Waugh S J, Badcock D R, 1998, "A common pathway for spatial localisation of luminance-defined and contrast-defined blobs" Perception 27 ECVP Abstract Supplement
A common pathway for spatial localisation of luminance-defined and contrast-defined blobs
S J Waugh, D R Badcock
Luminance-defined and contrast-defined stimuli are thought to be processed independently in the motion system (Derrington and Badcock, 1985 Vision Research 25 1869 - 1878), with the mechanism supporting motion of contrast-defined stimuli being more sluggish (Derrington, Badcock, and Henning, 1993 Vision Research 33 1785 - 1794). We examined these two suggestions with respect to the visual encoding of relative spatial position.
Thresholds for a three-blob alignment task were measured with stimuli which were 10 dB above detection threshold for a range of exposure durations (27 to 400 ms). Blob stimuli were constructed from dynamic random-dot noise and circularly symmetric Gaussian envelopes (sd=0.5 deg). The outer reference blobs were separated vertically by 6 deg, and judgments were made about the relative position of a central test blob. Alignment thresholds were obtained from psychometric functions generated by a self-paced method of constant stimuli. To address the issue of independence, a `mixed' condition where test and reference stimuli were of different type--luminance-defined reference and contrast-defined test blobs, or vice versa--was tested. Alignment thresholds were on average similar for all stimuli--luminance-defined, contrast-defined, and mixed. The effect of exposure duration on alignment thresholds, which was slight (power function with exponent of about -0.15), was similar for all stimuli, as was the effect of increasing signal strength (from 1.5 to 12 dB above detection threshold).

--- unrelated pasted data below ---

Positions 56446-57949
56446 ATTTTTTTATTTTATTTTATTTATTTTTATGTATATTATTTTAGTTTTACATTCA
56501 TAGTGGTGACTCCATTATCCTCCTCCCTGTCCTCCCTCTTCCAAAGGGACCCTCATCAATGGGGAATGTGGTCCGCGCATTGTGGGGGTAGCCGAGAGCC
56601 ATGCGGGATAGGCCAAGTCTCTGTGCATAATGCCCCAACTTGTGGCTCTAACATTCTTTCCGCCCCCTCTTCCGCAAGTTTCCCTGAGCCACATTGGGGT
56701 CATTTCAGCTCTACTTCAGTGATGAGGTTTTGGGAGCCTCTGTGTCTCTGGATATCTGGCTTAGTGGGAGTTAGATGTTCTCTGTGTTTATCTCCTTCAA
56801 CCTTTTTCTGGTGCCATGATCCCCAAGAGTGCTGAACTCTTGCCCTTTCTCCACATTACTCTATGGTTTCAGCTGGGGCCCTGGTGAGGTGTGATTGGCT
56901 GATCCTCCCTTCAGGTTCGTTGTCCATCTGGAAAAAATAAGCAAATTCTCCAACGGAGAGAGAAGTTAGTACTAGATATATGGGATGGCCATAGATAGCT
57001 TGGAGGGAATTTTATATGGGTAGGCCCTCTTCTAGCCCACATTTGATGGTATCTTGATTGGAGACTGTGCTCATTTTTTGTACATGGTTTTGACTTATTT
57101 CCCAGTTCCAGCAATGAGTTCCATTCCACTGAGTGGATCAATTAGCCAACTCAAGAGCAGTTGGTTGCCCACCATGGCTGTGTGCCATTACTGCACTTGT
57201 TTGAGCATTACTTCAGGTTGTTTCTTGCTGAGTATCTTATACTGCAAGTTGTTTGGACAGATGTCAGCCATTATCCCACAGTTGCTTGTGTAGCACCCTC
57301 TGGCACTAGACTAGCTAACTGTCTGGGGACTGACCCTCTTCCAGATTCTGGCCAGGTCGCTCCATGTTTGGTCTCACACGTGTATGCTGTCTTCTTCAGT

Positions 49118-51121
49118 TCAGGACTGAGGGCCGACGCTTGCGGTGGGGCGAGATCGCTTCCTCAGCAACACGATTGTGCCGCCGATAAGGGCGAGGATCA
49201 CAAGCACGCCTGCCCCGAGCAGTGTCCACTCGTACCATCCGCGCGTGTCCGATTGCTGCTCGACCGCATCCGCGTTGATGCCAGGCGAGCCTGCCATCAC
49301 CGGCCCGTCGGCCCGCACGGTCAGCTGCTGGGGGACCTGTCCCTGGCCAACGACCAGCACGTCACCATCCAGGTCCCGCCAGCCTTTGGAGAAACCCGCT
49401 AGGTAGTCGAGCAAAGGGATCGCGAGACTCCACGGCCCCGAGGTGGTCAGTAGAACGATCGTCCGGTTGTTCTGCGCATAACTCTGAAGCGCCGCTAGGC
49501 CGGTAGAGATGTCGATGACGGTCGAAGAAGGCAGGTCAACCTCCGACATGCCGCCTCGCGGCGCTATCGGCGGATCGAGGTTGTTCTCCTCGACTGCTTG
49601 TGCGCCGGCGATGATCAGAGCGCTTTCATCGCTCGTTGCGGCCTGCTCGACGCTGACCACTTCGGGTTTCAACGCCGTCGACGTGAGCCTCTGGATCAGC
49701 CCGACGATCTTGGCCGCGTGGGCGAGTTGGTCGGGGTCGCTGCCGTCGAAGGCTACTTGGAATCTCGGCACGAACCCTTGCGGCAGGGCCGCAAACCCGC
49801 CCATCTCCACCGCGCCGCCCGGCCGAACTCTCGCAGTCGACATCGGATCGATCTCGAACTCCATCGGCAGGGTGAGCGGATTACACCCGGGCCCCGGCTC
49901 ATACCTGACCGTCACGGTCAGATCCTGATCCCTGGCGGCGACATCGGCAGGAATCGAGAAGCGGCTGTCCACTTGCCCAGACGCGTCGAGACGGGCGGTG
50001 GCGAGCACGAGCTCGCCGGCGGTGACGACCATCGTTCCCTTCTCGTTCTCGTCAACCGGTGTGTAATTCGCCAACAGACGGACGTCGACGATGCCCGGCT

These findings do not support the need to propose separate first-order and second-order visual pathways in order to encode relative spatial localisation information for separated stimuli. [Supported by the Australian Research Council.]
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ECVP 1998 Abstract Supplement (complete) size: 2107 Kb